14 March 2011

Highlights of Research no.1

From the Jan 2009 issue of Sociology of Religion comes the enticingly titled paper Round Trip to Hell in a Flying Saucer: The Relationship between Conventional Christian and Paranormal Beliefs in the United States.

To save you the trouble of reading this paper in its entirety, here is a sort of executive summary presented via key excerpts:

In this paper we examine the relationship between conventional Christian and paranormal beliefs. Conventional Christian beliefs are those such as belief in Heaven, Hell, and the existence of God. Paranormal beliefs include belief in UFOs, astrology, haunting, communication with the dead, and Bigfoot.

But are these different types of beliefs compatible? Will someone who believes in eternal life or the resurrection reject beliefs in flying saucers, ghosts, extrasensory perception (ESP), and the like?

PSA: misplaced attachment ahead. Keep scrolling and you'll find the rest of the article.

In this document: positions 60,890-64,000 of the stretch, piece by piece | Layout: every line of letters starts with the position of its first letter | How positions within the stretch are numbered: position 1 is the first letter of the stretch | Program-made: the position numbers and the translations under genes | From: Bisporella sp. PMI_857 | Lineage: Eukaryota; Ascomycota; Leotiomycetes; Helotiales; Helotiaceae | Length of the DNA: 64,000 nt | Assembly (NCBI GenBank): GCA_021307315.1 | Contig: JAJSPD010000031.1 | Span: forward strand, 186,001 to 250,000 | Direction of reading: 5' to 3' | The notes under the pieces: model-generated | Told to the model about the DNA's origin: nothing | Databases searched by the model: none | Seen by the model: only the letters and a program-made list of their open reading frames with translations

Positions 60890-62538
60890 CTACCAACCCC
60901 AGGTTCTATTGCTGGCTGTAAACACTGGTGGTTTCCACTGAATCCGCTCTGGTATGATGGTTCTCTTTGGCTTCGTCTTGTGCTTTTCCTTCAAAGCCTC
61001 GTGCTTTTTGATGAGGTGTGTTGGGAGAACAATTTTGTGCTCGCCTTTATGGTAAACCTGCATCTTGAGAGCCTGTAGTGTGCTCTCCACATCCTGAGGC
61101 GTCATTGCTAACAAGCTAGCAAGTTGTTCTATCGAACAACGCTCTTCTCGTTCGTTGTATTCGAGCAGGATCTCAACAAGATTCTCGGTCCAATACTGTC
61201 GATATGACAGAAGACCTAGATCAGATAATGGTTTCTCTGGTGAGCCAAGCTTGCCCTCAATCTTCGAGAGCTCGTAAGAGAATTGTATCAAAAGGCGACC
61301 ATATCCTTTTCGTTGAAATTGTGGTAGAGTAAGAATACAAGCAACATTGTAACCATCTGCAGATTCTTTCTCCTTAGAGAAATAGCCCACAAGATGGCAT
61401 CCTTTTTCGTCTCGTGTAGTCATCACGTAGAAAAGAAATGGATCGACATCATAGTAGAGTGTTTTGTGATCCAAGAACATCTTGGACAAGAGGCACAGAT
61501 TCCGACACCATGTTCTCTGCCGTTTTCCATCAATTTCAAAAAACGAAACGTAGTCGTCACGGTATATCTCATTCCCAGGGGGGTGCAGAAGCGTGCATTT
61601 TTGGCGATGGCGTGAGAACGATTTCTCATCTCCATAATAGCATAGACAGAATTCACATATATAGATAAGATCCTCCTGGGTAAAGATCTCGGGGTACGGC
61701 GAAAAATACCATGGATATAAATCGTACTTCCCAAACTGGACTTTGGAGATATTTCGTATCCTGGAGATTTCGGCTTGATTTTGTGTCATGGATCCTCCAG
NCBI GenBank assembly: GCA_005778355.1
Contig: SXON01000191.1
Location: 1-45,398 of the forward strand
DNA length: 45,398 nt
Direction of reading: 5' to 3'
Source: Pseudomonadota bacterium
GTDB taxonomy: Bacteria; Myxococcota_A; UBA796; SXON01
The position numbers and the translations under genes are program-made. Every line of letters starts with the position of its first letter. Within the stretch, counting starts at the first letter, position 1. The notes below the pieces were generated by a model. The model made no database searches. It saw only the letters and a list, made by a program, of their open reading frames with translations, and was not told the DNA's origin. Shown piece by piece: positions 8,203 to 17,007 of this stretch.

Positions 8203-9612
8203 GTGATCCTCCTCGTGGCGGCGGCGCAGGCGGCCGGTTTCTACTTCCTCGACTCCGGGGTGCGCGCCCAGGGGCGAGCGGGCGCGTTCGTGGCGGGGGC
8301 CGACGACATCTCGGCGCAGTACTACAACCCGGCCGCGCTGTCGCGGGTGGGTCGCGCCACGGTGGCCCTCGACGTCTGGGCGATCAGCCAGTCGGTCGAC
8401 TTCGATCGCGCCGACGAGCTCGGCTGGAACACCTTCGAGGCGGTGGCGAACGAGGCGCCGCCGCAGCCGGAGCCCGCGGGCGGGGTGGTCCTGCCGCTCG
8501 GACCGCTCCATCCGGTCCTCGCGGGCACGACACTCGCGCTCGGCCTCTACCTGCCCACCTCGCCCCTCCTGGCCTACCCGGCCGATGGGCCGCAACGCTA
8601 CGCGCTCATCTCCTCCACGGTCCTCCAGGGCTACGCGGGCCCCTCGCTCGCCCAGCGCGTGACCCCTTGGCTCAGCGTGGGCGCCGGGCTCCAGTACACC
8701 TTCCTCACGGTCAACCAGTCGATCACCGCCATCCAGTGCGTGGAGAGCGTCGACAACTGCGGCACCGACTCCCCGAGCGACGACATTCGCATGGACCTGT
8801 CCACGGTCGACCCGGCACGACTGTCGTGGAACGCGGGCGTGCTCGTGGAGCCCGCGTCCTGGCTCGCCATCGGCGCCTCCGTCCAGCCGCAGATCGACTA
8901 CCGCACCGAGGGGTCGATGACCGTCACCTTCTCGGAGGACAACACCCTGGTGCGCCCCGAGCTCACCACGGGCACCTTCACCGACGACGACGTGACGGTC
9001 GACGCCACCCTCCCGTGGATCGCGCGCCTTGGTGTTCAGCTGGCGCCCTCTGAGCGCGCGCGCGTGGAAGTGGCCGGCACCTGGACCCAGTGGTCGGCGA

Finally, a number of studies have discussed potential nonlinear effects… Paranormal beliefs are strongest among those with no Christian beliefs and with the strongest Christian beliefs, and are weak among those with moderate Christian beliefs.

Those with higher levels of education and income are significantly less likely to report strong paranormal beliefs. Also, older and white respondents report lower levels of paranormal belief than do younger and nonwhite respondents… Moreover, females are statistically more likely than males to report beliefs in paranormal phenomenon.


Mark said...

I used to think that everybody needs something intangible to believe in but I've met all sorts. Some believe that UFOs are actually demons or tricks of the Devil (sort of like fossils) to keep believers from thinking about God.

Jeff said...

The jokes just write themselves sometimes, don't they.